IBM And Georgia Tech Break Silicon Speed Record
IBM and the Georgia Institute of Technology announced today that their researchers have demonstrated the first silicon-based chip capable of operating at frequencies above 500 GHz -- 500 billion cycles per second -- by cryogenically "freezing" the chip to 451 degrees below zero Fahrenheit (4.5 Kelvins). Such extremely cold temperatures are found naturally only in outer space, but can be artificially achieved on Earth using ultra-cold materials such as liquid helium. (Absolute Zero, the coldest possible temperature in nature, occurs at minus 459.67 degrees Fahrenheit).
By comparison, 500 GHz is more than 250 times faster than today's cell phones, which typically operate at approximately 2 GHz. Computer simulations suggest that the silicon-germanium (SiGe) technology used in the chip could ultimately support even higher (near-TeraHertz – 1,000 GHz) operational frequencies even at room temperature.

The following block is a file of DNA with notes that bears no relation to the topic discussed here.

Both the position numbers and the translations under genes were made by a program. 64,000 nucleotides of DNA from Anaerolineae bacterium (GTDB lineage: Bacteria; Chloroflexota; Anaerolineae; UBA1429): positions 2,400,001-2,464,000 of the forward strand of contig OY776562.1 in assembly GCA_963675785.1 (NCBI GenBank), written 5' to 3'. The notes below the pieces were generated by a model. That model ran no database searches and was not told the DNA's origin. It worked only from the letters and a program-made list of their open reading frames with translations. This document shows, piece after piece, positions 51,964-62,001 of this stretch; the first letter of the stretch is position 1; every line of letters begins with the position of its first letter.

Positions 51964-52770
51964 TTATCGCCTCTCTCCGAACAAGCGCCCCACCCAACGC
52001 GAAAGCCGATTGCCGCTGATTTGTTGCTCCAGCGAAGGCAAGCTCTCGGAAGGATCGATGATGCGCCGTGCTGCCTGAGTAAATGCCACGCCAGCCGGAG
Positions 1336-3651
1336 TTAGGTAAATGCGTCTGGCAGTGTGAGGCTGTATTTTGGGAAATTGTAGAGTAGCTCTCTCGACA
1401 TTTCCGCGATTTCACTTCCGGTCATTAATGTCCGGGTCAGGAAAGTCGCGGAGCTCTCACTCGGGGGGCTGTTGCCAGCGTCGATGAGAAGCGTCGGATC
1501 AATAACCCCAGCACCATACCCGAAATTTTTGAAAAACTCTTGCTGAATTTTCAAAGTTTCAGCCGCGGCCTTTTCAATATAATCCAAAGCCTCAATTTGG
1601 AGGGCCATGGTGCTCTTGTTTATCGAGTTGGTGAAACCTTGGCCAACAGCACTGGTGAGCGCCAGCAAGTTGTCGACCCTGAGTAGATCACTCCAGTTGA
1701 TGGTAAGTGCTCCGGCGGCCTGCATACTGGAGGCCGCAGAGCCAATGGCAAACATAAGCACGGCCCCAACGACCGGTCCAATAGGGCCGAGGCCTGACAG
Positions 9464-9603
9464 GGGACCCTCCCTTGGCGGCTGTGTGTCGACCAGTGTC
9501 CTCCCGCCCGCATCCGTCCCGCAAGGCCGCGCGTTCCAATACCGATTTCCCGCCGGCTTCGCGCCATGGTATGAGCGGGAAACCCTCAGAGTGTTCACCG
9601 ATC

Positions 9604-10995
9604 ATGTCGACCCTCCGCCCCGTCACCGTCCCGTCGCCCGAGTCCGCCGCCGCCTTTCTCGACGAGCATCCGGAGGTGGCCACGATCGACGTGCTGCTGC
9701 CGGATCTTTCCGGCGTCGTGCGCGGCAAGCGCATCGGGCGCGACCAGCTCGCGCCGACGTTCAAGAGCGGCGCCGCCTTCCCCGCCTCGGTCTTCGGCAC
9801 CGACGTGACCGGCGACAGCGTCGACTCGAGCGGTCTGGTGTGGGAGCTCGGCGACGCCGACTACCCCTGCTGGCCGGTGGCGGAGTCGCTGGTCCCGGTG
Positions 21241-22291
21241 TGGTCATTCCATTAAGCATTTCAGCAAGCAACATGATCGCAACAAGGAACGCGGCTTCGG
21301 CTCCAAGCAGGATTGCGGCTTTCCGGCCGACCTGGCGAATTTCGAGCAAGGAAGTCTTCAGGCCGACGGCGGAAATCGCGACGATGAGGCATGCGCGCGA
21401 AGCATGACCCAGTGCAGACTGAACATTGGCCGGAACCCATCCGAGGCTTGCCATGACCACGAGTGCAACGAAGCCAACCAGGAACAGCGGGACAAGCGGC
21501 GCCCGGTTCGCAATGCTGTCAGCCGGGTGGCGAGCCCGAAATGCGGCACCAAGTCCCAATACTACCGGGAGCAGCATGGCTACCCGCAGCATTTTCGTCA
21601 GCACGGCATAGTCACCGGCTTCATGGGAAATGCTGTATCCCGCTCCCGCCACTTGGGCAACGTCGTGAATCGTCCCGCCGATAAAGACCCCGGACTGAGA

The experiments, conducted jointly by IBM and Georgia Tech researchers, are part of a project to explore the ultimate speed limits of silicon-germanium (SiGe) devices, which operate faster at very cold temperatures. The chips used in the research are from a prototype fourth-generation SiGe technology fabricated by IBM on a 200-millimeter wafer. At room temperature, they operated at approximately 350 GHz.
“For the first time, Georgia Tech and IBM have demonstrated that speeds of half a trillion cycles per second can be achieved in a commercial silicon-based technology, using large wafers and silicon-compatible low-cost manufacturing techniques,” said John D. Cressler, Byers Professor in Georgia Tech’s School of Electrical and Computer Engineering, and a researcher in the Georgia Electronic Design Center (GEDC) at Georgia Tech. “This work redefines the upper bounds of what is possible using silicon-germanium nanotechnology techniques.”
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